Perhaps because of citizens' fright level, many would convey their concerns to me.
One came from a retired senior police officer who reminded me of the meetings in 1996 between a UWI-led Anti-Crime Committee and the Basdeo Panday-led cabinet.
There was an agreement to use this civic-government partnership to deal with what was then seen as "escalating murders and crime." Given the composition and proposals of the Anti-Crime Committee, and as Panday noted, it was a "historical occasion." I will say more later.
I was attracted to Martin Daly's remarks last Sunday when he said: "The Police Service has no moral authority to blame others for the rampant murders until it can catch the killers, traffickers and thieves." He added: "Show-piece raids, swagger and threats will not accomplish that vital objective. There have been 25 years of making excuses for doing neither the policing nor the socio-economic development job."
Fighting crime includes arrests, detection, prosecution and more. Public fear of crime in 1990 with a murder rate of 100 remains the same in 2019, with a murder rate of 540. Such complexity in fighting crime is worsened when policing and security measures seem to fail year after year.
Briefly, crime has sociological foundations, for example, how deviant attitudes and behaviours germinate from certain socio-economic conditions and committed by certain groups and individuals. This is part of what Daly referred to. Not everybody likes to hear that. They believe that such conditions do not matter, that each offender must bear consequences and be punished, ignoring that the conditions which produced this offender will likely produce more of the same. Hence, gangs and armed violence proliferate and are re-produced.
Then there are the psychological conditions, for example, why some people are motivated to commit crime while others in the same socio-economic conditions or family do not. Is it a differential opportunity, damaged self-esteem, peer pressure, reward or failed, stigmatised schooling as Daly warned. Understanding helps generate sustainable solutions.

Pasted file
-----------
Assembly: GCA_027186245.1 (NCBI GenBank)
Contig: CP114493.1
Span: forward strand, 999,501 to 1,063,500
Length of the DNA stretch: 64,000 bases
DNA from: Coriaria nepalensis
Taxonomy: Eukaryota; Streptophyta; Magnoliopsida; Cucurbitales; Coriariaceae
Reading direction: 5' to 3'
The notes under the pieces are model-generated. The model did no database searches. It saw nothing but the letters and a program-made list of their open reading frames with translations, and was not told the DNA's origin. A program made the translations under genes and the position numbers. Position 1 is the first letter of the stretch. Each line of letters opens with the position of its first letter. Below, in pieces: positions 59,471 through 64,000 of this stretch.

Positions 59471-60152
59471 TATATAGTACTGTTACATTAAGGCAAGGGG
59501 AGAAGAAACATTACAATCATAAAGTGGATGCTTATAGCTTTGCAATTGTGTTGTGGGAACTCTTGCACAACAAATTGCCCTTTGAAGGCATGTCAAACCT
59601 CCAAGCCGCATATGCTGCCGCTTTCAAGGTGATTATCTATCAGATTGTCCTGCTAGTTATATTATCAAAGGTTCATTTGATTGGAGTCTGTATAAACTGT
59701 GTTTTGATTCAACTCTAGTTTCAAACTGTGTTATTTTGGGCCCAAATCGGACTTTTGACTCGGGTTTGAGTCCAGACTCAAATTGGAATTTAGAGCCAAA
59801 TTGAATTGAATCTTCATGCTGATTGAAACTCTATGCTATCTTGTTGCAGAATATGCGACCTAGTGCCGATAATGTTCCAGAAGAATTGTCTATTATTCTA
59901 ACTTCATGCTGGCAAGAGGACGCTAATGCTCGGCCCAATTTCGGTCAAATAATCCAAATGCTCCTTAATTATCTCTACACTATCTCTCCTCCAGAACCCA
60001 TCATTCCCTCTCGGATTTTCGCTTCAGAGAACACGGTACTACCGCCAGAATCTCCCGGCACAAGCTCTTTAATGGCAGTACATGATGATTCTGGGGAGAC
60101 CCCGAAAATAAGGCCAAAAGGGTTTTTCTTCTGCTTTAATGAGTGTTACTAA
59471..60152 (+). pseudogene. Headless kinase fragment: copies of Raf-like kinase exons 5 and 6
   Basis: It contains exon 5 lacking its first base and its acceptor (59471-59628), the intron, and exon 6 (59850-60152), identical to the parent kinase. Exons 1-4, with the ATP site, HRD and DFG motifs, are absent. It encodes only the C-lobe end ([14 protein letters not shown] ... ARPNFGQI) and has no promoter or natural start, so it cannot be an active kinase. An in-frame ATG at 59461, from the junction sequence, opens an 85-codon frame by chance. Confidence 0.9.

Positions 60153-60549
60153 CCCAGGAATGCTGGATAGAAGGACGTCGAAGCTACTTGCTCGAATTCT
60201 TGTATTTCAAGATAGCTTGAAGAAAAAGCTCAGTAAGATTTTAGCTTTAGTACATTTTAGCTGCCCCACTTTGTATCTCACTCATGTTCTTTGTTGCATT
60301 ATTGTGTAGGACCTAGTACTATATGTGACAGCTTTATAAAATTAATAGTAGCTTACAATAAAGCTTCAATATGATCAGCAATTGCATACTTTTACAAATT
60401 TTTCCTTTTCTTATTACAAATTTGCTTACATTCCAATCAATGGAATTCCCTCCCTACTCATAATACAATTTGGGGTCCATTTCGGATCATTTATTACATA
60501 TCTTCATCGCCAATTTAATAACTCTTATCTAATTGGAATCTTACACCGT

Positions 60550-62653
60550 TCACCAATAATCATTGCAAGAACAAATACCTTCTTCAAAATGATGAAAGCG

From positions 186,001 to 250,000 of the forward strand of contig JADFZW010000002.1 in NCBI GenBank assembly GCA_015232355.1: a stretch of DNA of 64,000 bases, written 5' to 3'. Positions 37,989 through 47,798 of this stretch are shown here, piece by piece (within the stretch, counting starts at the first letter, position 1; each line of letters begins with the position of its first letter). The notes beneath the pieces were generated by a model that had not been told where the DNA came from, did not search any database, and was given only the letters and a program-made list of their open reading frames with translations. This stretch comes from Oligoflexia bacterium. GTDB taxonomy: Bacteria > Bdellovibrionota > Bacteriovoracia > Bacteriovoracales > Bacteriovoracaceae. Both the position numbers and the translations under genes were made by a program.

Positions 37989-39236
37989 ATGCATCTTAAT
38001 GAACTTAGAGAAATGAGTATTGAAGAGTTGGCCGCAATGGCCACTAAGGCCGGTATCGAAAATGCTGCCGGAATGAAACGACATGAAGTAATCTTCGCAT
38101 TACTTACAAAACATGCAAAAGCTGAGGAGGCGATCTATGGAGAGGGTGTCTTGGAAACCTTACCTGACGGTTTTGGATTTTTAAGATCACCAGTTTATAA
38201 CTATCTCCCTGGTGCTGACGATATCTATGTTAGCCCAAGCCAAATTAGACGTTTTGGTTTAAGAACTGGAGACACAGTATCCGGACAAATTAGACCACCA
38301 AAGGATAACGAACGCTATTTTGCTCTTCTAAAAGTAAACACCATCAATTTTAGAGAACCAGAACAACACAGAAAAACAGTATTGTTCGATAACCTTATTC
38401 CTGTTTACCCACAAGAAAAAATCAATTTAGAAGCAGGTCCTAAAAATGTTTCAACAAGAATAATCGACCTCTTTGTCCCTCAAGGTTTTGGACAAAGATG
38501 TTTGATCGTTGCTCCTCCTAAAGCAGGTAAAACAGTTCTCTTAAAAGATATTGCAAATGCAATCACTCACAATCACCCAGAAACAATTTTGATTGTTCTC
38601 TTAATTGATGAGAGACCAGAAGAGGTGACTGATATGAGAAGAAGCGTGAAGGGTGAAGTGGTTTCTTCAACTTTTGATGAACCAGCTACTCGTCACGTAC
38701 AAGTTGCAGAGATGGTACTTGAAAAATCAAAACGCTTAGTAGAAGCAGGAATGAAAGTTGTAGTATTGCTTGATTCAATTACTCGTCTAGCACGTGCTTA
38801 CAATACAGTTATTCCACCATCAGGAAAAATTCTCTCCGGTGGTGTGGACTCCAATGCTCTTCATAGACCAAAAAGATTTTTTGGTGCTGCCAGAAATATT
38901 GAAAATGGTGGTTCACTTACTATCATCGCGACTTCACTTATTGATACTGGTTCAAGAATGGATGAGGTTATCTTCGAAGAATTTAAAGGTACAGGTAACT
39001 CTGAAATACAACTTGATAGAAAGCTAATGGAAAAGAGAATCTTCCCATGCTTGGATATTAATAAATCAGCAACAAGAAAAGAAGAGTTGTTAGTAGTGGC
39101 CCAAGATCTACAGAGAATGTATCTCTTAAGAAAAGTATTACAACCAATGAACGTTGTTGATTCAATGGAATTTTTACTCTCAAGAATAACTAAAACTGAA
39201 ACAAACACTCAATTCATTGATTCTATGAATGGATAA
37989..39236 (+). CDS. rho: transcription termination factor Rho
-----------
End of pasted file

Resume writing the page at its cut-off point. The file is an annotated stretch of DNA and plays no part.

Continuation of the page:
Of course, there is sentencing and punishment according to the seriousness of the crime. Attempts to rehabilitate often come too late. This summary speaks about sustainable crime prevention, crime management and control in multi-faceted ways since crime itself is multi-faceted in both cause and consequence. Not an easy task but an approach better than what has been failing time and again.
In fact, this was part of the National Action Plan Against Crime (NAPAC) presented by the 17-member UWI Working Group in Caribbean Criminology (WGCC) to the Panday government on January 22 and February 12, 1996. As chairman of this UWI-led group, and after several members' meetings, I sent the draft plan to all 17 members for review. UWI principal Professor Max Richards formally presented the plan to the PM on January 22, 1996. Panday said he was "extremely happy for the assistance since crime was his 'number one problem.'"
The plan stated: "There is great public and official concern over the complex problem of crime. There is now a great need for widespread support and determined, sophisticated actions against crime on all fronts. Time for action and less talk overdue." Panday agreed to provide the first grant of $5 million to help the joint mission move forward. Mysteriously, that promise never materialised.
The other 16 members were: Ken Gordon (vice-chairman), criminology professor Richard Bennett; Kenneth Lalla (then chairman of the Police Service Commission), criminal justice professor Daniel Mair-Katkin; Jules Bernard (then-police commissioner); justice professor Jagan Lingamneni; businessman Frank Mouttet; attorney Dana Seetahal; Rawle Richardson (director, school supervision); Frank Ramnanan (TTUTA representative); Jennifer Sampson (permanent secretary, Ministry of Social Development); Verne Sylvester (superintendent of prisons); James Clarkson, (ACP, Grenada); Dr Hamid Ghany, (UWI); Shirley Christian-Maharaj (CSO); Vasant Ramkissoon (assistant chief probation officer).
The plan contained 12 major headings with specific items within each heading for further development and implementation. These included training senior and junior police in all aspects of administration, enforcement, leadership, court evidence, performance evaluation, community policing, domestic violence prevention, etc; teachers in classroom management, mediation, preventing drug abuse, reducing student violence and delinquency, etc; crime statistics, analysis, policymaking; review of all juvenile legislation, rehabilitation and reforms; community advisory councils at each police station; half-way houses and probation system, sentencing alternatives; review of magistrates' lists and minor offenders; community-based mediation centres; reducing and controlling white-collar crime, reforms to roles of insurance supervisor, industrial safety officers and so on.
All still relevant in 2020.